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New York Power Authority’s role growing as economic force in Buffalo Niagara

When Gov. Andrew M. Cuomo came to Buffalo last week to unveil a site for a new $44 million worker training facility in Buffalo, the New York Power Authority was footing about a third of the project’s cost.

Earlier this month, organizers of the 43North business plan competition announced that it had attracted more than 3,000 qualified entrants to this year’s $5 million contest – with most of the funding coming from the Power Authority.

With its power plants generating a steady flow of cash, the Power Authority has been playing a growing role in the Buffalo Niagara region’s economic development.

“We’re involved in many, many more areas than in the power plants,” said John R. Koelmel, the Western New Yorker who serves as the authority’s chairman. “I think it’s been very beneficial to Western New York.”

Those initiatives, some stemming from the agency’s 2007 relicensing agreement for the Niagara Power Project and others from separate initiatives, have helped fund the Canalside project and subsidize dozens of local businesses through allocations of low-cost hydropower from the Lewiston plant.

“Think of it as a dividend,” Gil C. Quiniones, the Power Authority’s president and CEO, said during a meeting Monday with editors and reporters of The Buffalo News. Included in the examples he cited:

• The authority has committed to providing funding for the eventual removal of a stretch of the north section of the Robert Moses Parkway in Niagara Falls, from Main Street to Findlay Drive, although the exact shape the work will take still is being discussed. The project design and review portion of the work is budgeted at $1.5 million. Final design on the project is targeted for the end of 2016 or early 2017. The total cost of the construction for this phase previously was estimated to be roughly $25 million.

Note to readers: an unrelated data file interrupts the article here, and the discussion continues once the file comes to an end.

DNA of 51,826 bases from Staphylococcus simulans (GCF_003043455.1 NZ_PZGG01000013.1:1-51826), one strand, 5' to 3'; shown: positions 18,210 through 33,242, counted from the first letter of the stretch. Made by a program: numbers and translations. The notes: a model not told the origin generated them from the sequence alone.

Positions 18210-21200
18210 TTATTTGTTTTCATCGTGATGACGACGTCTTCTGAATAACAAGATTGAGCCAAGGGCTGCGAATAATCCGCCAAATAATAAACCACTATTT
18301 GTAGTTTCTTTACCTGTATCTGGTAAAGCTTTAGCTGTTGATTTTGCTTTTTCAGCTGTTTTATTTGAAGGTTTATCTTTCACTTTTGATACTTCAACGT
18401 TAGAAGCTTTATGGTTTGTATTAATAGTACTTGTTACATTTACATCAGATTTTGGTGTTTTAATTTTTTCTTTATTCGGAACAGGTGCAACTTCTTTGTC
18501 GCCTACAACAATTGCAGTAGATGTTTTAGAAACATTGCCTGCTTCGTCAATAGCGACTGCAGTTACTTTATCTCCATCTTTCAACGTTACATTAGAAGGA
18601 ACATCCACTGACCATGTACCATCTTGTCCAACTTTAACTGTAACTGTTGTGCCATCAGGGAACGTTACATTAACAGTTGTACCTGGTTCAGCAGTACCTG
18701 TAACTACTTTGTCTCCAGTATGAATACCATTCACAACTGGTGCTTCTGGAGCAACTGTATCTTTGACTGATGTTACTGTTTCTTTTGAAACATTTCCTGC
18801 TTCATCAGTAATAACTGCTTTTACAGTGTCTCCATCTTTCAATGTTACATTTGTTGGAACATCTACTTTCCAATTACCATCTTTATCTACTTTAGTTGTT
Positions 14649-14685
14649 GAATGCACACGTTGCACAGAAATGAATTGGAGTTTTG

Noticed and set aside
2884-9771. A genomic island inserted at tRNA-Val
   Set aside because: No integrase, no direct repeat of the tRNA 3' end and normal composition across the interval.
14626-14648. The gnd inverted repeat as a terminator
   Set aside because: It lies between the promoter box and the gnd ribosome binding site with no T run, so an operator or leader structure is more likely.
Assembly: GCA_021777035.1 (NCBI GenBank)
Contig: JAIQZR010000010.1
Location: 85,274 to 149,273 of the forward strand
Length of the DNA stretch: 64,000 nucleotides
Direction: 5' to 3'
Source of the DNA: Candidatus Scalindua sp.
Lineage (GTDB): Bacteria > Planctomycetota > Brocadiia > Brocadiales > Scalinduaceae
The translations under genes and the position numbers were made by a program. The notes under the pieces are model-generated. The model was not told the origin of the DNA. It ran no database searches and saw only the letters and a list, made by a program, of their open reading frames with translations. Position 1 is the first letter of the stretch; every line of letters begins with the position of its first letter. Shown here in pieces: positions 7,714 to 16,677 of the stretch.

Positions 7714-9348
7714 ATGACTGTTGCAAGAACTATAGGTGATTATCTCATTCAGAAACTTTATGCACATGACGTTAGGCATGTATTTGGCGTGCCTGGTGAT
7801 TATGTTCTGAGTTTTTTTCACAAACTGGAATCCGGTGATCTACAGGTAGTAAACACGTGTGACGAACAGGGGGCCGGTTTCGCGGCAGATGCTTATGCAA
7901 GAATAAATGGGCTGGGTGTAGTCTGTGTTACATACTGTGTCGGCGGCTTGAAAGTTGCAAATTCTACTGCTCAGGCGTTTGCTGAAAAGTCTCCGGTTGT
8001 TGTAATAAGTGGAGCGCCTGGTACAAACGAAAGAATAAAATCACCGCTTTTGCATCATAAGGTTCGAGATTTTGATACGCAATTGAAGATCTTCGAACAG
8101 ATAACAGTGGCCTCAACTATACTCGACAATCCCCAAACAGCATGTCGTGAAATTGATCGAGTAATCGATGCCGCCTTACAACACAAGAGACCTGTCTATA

• The Western New York Power Proceeds Allocation Board, which directs funds to businesses and initiatives using money raised by selling unallocated electricity from the Power Project, has allocated $25 million for 30 projects. The fund currently has $15.8 million available for other projects.

• The Power Authority provided the vast majority of the funding for 43North last year and increased its contribution to the business plan competition this year to $6 million, or more than 80 percent of the organization’s total funding.

• The authority has spent more than $274 million of the $1 billion that it pledged to invest in the Buffalo Niagara region in a 50-year period under its relicensing agreement. To increase the impact of that money, the authority has accelerated some of the spending to allow projects to move forward at a faster pace, rather than relying on a smaller stream of payments spread out over the 50 years, Koelmel said.

• The workforce-development center to go on Northland Avenue in Buffalo, announced last week by Cuomo, will provide training for local workers in both the advanced manufacturing and electrical and renewable energy fields – two areas where a wave of upcoming retirements are expected to lead to thousands of job openings. Between 30 and 35 percent of utility workers are expected to reach the age when they could retire within the next five years, while upward of 17,000 advanced manufacturing jobs are expected to become available because of retirements.

• The authority still has about 40 megawatts of electricity from the Power Project that has been designated for economic development but has not been allocated to any particular company. That gives the region a particularly lucrative incentive for power-intensive businesses that are expanding or moving to the region, including companies such as SolarCity, which is building North America’s largest solar panel factory in Buffalo.

“We’ve been actively trying to allocate it,” Quiniones said.

Koelmel said economic development is a key part of the Power Authority’s efforts.

“Our primary mission is to enable and support what others do,” he said. “We’re typically not out front.”